As we travelled back from a London weekend
in the Quiet Zone on the afternoon express
three very young, head scarved mothers nursed
their newborns and chattered softly all the way.
At Chester they headed for the North Wales train.
Not far from the Great Orme Tramway Station,
Church Walks, Llandudno, and near St Georges,
is a three storey detached house whose ground floor
has been a synagogue for a century
and more. Lubavitch rabbis officiate.
Above the shul, to facilitate
a minyan, are holiday apartments.
In summer months there are pop-up kosher shops
and activities. Families stroll along
the promenade – the men, black suited,
with trimmed or untrimmed beards, fedoras
or keppels, some with earlocks – past the strident
evangelicals by the bandstand.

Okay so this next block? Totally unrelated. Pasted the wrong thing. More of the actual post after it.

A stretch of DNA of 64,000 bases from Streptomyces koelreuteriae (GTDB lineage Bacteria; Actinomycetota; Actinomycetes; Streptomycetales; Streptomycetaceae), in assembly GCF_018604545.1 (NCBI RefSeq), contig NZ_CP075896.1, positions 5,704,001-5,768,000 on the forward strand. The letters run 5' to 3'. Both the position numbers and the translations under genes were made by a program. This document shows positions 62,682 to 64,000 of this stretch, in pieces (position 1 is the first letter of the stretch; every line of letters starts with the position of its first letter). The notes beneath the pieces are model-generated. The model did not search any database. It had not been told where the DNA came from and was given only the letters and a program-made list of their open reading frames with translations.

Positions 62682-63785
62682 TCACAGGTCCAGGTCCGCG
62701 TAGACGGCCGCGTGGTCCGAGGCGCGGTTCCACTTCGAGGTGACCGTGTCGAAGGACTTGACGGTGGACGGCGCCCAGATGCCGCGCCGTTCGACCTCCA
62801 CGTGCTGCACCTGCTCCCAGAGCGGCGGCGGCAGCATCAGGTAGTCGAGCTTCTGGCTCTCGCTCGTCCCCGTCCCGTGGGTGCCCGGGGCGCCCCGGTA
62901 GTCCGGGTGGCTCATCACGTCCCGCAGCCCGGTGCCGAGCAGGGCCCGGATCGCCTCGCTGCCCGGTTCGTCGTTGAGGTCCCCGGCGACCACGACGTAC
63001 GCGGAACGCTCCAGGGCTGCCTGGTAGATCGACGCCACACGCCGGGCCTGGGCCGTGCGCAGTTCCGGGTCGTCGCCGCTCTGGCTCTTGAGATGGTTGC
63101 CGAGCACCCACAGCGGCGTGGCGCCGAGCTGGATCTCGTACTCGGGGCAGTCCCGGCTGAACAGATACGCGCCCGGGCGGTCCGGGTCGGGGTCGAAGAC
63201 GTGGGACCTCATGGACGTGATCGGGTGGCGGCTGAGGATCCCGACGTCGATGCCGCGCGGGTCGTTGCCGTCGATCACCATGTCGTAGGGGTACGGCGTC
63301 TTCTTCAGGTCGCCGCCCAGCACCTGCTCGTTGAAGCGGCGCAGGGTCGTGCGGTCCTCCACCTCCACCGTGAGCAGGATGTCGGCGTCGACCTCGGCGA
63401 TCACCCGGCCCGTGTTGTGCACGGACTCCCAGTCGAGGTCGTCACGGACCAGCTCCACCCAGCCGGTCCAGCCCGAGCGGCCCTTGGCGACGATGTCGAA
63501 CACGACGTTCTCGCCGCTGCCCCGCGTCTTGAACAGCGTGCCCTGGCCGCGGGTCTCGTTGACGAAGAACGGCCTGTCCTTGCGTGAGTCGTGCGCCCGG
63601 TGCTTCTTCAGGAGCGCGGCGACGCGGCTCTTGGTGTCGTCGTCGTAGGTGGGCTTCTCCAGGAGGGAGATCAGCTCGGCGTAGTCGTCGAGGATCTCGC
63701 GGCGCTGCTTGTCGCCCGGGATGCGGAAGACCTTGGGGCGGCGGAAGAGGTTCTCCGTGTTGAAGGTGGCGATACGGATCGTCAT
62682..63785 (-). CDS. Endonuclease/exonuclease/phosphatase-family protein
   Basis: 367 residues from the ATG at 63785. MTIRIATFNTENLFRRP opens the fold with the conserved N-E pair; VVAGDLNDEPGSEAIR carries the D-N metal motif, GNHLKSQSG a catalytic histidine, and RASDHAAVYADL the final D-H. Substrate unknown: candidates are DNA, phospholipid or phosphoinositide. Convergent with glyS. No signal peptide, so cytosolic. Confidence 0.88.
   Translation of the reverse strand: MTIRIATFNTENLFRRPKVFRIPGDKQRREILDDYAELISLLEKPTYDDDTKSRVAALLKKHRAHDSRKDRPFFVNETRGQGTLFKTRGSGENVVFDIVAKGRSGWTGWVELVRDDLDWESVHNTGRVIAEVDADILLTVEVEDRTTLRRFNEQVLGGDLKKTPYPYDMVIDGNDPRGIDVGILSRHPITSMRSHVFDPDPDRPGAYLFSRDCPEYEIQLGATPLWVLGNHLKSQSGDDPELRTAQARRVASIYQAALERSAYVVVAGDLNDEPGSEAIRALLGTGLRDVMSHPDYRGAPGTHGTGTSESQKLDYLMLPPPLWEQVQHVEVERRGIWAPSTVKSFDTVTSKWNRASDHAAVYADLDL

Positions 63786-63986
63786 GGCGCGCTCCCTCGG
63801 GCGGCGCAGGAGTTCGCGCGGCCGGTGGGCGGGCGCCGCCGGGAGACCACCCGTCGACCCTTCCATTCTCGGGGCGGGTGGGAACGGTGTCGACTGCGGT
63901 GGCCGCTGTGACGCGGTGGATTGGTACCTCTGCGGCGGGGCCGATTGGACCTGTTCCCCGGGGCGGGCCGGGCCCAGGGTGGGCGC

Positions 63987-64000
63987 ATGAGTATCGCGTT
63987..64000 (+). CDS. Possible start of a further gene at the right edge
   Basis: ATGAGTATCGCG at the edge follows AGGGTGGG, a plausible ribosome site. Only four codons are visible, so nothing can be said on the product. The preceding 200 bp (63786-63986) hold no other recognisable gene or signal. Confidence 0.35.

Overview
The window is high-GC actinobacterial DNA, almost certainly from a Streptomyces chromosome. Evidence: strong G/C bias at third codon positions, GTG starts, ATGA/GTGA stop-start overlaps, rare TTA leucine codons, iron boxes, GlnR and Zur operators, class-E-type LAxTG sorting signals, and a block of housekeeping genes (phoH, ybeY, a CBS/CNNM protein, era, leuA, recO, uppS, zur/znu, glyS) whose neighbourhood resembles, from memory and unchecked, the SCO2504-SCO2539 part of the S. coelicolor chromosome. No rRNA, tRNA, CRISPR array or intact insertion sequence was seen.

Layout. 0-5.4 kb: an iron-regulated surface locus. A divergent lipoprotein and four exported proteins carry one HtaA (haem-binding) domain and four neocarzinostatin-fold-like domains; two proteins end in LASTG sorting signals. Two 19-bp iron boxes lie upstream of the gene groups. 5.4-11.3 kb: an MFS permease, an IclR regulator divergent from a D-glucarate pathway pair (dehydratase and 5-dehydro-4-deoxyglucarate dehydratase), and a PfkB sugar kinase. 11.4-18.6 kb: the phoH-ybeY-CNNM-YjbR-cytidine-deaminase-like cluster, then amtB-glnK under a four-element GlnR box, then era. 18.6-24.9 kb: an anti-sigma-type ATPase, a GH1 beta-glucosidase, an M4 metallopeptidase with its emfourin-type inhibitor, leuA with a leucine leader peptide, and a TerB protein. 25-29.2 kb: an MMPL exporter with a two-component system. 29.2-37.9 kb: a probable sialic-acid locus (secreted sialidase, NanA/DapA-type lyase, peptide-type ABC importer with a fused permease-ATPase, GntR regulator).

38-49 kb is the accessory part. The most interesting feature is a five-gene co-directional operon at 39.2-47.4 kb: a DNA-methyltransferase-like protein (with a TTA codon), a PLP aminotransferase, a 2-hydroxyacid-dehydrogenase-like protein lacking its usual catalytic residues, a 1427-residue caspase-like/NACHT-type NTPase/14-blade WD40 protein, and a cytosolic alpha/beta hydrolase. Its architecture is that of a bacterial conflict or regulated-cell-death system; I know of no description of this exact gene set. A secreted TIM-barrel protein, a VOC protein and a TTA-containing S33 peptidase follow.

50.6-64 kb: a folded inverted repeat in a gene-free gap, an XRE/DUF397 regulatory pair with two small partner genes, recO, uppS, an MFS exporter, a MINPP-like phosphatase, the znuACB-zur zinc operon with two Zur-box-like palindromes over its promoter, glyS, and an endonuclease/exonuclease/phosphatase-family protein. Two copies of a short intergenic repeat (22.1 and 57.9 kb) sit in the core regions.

What would the Lubavitcher Rebbes –
during their century of solitude
in the shetl among the darkening forests
and the gorging marshes of Belarus,
who only knew of oceans from God’s words –
have made of Jews, their Jews, sauntering
beneath the sun and beside the sea no less,
safely and kosherly among the goyim!
Somewhere among the streets below the Orme
is the six week post-partum retreat
the new mothers were travelling to
with their unknown futures.
BelarusChesterChurch WalksearlocksgoyimGreat Orme Tramway StationJewskeppelkosherLeviticusLlandudnoLubavitcher Rebbesminyanpost-partumshulthe Orme